Now correct me if I’m wrong, but hasn’t the UK been the driest on record this year with some areas hardly getting a drop of rain for nearly four months? Well that area is mine…and whilst it hasn’t exactly been a drought…for the most part all of the riding tracks and trails are bone dry…even those deep in the forests where I tend to spend a lot of my time these days.
Now I know I’m on limited time with the forest trails at the moment because as soon as they’re wet then they’ll turn into a rutted mess. So I do my part and tend to stick to byways or open field tracks during the winter and early Spring, then return back to the trees in late Spring where upon I’ll not be leaving much of a trace of my passage.
So today whilst out riding more ridges and valley tracks in the forests, I decided to try one last trail that I had spotted on my way home. I knew it led into a large private estate but I was convinced that the first part was open access…so I took the plunge and headed uphill along the rocky trail whilst dodging the huge tree roots that crossed my path as I went.
All was well, all was fine until I got to a dead end and was confronted with a tall security gate to the estate which meant I had to double back. No dramas, I thought…I’ll just head back to the last intersection of trails and take the other one.
I must mention that in this particular forest I had come across a lot of forestry work and many thick logs and branches had been left lying across the trails, so it meant frequently getting off the bike and moving them clear so that I could pass. Yes…I know I keep saying I must buy a folding saw and carry it with me!
On a very narrow section with lots of low hanging branches, it became quite a task to keep the bike going and also find a flat spot to park it up with the need to clear the path. I could feel myself being taken over by the sheer will to get the job done and reach the end…but that also meant I was using a lot of energy and getting very hot and sticky in the process. Not a good look for any prospective onlooking admirers..if ever there were any?
After finally reaching the crossroad of trails again, I knew that a few hundred yards away I would find an easy exit out of the woods, but I decided to try another route that would hopefully allow me to exit on the other side, thus extending my pleasure…well that turned out to be a big mistake.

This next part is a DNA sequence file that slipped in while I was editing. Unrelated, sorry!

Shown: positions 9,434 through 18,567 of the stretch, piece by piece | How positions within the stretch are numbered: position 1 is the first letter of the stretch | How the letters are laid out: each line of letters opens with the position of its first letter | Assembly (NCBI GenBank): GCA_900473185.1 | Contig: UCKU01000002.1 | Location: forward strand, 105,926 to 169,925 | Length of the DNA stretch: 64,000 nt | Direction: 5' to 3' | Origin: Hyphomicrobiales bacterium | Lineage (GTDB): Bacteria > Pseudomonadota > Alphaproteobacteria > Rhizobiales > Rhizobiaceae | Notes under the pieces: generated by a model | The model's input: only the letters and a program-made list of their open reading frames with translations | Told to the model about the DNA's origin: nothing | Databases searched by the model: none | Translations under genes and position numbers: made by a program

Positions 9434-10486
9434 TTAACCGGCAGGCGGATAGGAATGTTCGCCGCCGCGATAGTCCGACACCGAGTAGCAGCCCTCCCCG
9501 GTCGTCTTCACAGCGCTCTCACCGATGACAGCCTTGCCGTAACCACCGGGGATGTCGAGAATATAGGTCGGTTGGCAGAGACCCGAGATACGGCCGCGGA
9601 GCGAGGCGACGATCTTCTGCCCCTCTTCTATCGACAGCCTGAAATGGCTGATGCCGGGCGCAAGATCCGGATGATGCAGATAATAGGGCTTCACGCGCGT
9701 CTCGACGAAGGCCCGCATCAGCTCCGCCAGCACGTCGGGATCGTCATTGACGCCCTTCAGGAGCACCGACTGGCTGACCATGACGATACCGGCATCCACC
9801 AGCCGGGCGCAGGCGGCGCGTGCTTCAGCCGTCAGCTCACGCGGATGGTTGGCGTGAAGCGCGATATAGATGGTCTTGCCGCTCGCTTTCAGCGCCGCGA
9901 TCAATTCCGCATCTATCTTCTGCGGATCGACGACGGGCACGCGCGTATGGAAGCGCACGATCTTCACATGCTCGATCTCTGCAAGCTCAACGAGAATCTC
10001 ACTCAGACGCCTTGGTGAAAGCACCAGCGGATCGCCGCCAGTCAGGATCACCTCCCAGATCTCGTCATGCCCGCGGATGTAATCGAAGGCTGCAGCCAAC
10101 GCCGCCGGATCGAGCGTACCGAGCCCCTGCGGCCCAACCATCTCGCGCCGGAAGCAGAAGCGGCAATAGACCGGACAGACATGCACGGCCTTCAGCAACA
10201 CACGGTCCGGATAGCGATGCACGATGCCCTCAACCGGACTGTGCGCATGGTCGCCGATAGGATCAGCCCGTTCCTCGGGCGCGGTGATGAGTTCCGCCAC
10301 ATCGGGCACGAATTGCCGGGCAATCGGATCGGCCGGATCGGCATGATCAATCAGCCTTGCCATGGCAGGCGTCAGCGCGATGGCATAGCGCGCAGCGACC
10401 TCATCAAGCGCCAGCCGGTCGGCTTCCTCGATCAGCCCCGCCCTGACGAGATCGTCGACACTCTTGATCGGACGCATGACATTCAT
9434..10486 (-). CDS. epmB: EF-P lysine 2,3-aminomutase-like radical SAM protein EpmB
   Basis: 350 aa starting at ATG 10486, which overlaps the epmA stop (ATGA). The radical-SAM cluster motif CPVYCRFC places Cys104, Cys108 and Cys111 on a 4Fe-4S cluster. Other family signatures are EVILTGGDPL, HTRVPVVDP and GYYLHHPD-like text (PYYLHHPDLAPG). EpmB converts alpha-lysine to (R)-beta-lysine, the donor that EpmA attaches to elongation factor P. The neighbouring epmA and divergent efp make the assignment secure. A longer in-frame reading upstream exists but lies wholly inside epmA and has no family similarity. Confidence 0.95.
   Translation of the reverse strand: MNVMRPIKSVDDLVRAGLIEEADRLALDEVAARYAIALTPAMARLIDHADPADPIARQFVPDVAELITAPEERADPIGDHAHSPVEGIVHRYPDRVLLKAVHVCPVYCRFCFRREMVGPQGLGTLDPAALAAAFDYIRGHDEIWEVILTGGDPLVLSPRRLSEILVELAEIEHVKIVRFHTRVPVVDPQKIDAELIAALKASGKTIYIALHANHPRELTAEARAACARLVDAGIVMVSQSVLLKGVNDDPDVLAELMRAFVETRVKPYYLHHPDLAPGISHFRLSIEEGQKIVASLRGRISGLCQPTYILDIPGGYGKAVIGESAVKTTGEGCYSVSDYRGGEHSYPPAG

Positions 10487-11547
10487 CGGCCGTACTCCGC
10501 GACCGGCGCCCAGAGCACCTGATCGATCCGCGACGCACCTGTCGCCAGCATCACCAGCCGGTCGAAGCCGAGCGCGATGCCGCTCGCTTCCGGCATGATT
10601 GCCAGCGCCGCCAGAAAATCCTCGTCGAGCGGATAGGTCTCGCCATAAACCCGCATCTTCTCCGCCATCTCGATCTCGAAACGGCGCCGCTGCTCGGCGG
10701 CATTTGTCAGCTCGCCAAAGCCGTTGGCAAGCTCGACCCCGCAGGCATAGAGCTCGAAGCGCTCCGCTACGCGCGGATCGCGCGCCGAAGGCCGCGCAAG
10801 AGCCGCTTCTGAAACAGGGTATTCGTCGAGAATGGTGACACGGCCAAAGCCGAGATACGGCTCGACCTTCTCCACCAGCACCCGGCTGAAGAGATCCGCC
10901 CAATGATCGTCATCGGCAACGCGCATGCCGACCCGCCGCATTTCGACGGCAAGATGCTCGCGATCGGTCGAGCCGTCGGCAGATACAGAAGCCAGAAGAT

As I progressed along the tracks, I started to encounter a few boggy patches and deep ruts. Although they were about 2 feet wide, they were also a couple of feet deep too…which meant once I was in them with the heavy lump of a bike…I was stuck in them until the end or a flat spot would allow me to cross over.
The further I tracked along, the wetter it became, the more overgrown it was and the more occasions I had to get off the bike to clear branches and even manhandle the bike in and out of the deep ruts, and the bogs that sank the bike up to the pegs. Suffice to say…the engine was revved with conviction and the knobbly tyres eventually did their business too.
By this time the bike was covered in crud, as was I up to my thighs…but I was still in the thick of it. After seemingly getting stuck for about the umpteenth time, I eventually got to a place which I could not pass and the trail had all but disappeared too. Thankfully the rut was slightly shallower at this point, so I managed to turn the bike around and begin to head back…but not before having a good walk around to see if there was a possibility of riding around it as I was only about a 100m away from the edge of the forest.
The return leg was pretty much the same…more boggy ruts, more branches to clear and a lot more manhandling of the beast so that I could navigate my way out of this jungle hell. At one stage I was knee deep in a bog trying to clear branches…and I must have disturbed something because I was attacked by a plague of flies and insects which were unfashionably large but at least they didn’t bite. Probably felt sorry for me!
Eventually I made it back to the crossroads, completely shattered, out of breath and thankful that I had managed to keep it together and had been able to reduce myself from a sticky situation.
So what’s the moral of the story? Well I’m sure there are hundreds…however wherever you’re riding you sometimes have those nagging doubts which tell you to turn around even when the way is clear. I had many of those moments today but I was also determined to see how far the trail would go before I was forced to turn back. But I really do need to carry a folding saw…that’s for sure but at least the bike didn’t get dropped and it ended up being a good workout too. No gym for me then!